Good News! Most of the foreign nationals who chose to pay for housing on-campus are being refunded some or all of their money, just like the American students. There is nothing schools can do about private contracts. Unfortunately, rental contracts are always a risk, whether you are a foreign student or an American student.
- Time Zones. Some foreign students worry that they will be required to be online late at night when the course is streamed.
Good News! Most professors videotape their lectures so students can listen at their convenience. Since schools seem intent on making this as easy as possible for the foreign students (as they should), it is hard to imagine that they will not require this of the professors. I am told many professors are already having online office hours late at night to be accommodating. Many out-of-state students have the same problem. Dealing with this is the schools' responsibility.
- Travel Restrictions. Some countries have closed their borders, and some countries have 14-day quarantine policies upon arrival.
Good News! Border closures exist in a very limited number of cases, and many of these countries have crafted exceptions for students – Germany, for example. Students should contact their schools, which who can contact ICE to request an exception. Quarantines are just a reality at this time; many students experienced these policies when they returned home for the summer. Students can request exceptions from their home countries.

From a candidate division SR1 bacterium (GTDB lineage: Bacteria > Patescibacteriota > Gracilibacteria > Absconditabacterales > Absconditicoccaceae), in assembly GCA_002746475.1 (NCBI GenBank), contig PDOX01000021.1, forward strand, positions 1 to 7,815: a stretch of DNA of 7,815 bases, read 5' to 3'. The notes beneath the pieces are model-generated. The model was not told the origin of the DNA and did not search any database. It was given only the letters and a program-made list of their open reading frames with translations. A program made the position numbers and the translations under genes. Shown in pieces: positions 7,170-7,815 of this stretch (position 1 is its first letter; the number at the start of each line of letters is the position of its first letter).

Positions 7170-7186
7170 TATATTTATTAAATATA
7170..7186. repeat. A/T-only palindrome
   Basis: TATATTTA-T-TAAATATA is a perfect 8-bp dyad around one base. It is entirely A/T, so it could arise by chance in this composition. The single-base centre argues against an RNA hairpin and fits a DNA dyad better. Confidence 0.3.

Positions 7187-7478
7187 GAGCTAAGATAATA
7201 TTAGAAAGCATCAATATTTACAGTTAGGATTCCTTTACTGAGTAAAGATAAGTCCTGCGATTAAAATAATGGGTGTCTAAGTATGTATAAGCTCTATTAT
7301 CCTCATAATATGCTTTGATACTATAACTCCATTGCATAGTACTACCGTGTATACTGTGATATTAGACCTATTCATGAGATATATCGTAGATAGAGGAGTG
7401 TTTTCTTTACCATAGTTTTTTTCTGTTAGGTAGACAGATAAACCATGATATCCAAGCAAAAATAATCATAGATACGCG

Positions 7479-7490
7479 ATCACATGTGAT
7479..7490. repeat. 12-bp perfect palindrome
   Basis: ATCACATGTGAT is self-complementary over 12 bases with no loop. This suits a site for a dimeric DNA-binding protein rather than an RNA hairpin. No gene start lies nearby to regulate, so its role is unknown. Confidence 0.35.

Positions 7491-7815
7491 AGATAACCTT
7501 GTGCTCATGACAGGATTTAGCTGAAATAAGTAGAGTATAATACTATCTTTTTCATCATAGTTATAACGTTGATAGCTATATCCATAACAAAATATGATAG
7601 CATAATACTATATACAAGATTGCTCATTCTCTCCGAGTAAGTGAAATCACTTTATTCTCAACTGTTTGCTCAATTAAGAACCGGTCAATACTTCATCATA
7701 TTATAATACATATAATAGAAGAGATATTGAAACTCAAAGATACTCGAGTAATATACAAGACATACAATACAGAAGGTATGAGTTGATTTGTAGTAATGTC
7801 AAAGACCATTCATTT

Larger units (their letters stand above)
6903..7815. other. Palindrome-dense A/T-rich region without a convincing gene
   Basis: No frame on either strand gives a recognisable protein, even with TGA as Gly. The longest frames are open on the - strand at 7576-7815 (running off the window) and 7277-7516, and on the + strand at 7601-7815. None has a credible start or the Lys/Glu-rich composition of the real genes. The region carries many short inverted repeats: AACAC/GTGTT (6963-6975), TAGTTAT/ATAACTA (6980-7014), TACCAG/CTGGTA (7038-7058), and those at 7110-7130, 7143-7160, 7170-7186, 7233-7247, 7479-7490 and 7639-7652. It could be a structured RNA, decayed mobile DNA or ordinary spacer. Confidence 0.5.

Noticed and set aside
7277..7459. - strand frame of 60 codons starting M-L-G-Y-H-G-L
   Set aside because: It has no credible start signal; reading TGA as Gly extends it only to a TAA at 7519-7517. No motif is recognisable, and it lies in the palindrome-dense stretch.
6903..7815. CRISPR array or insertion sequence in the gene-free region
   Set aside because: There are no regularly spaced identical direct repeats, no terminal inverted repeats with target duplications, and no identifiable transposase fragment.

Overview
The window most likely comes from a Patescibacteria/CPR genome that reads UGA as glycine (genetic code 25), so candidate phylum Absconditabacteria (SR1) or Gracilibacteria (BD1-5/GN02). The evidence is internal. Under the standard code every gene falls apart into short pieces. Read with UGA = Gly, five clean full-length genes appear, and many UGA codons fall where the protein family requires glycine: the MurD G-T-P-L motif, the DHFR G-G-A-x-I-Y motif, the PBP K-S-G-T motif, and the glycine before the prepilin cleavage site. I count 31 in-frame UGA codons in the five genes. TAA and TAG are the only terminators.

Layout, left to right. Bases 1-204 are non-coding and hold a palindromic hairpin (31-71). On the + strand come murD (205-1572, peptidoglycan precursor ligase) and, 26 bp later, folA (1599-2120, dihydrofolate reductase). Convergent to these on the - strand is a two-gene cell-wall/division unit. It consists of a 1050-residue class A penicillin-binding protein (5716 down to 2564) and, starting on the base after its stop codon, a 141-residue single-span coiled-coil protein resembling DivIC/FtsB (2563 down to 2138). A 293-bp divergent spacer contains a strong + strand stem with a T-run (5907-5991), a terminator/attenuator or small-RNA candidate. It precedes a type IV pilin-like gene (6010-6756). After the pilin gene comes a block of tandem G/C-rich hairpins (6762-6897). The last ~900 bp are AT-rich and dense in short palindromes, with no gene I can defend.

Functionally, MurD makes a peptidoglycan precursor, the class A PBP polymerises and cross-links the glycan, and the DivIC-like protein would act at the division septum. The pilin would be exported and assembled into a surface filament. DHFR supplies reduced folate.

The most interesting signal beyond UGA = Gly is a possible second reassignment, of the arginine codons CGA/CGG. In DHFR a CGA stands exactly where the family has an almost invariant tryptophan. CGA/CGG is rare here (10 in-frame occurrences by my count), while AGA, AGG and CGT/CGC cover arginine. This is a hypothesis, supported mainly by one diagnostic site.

- Lack of Internet or Wi-Fi. There is a concern that some foreign students will lack internet or Wi-Fi access.
Good News! Students who have gained acceptance to U.S. universities are generally already computer savvy. They became savvy by spending time on computers in their home countries. The number without access will be small, just as a small number of American students who live in rural areas do not have access. Once again, it is on the American schools to figure out a solution for this small percentage of foreign students.
An amicus brief, signed by 59 colleges, was filed on Sunday supporting the motion for a preliminary injunction. These schools, just like Harvard and the MIT, are businesses that have become dependent on foreign student tuition.
Absent almost entirely from the letters written by these schools' presidents and articles published in the school newspapers is any reference to the well-founded rationale for not allowing students into the country whose presence is not required. After 9/11, it became clear that a lack of oversight or tracking of the large student population had resulted in an unacceptable national security risk. So a system was set up where, in exchange for permission to bring foreign students into the country, schools agreed to work with DHS to track foreign students. But if foreign students are working exclusively online, their presence and location will be unknown. This lack of knowledge also increases the potential for foreign students to overstay their visas and become part of the illegal alien population – foreign students already have one of the highest overstay rates of any population. Even greater than the potential for terrorism is the high level of fraud within this visa category. We must have oversight and tracking of this large population.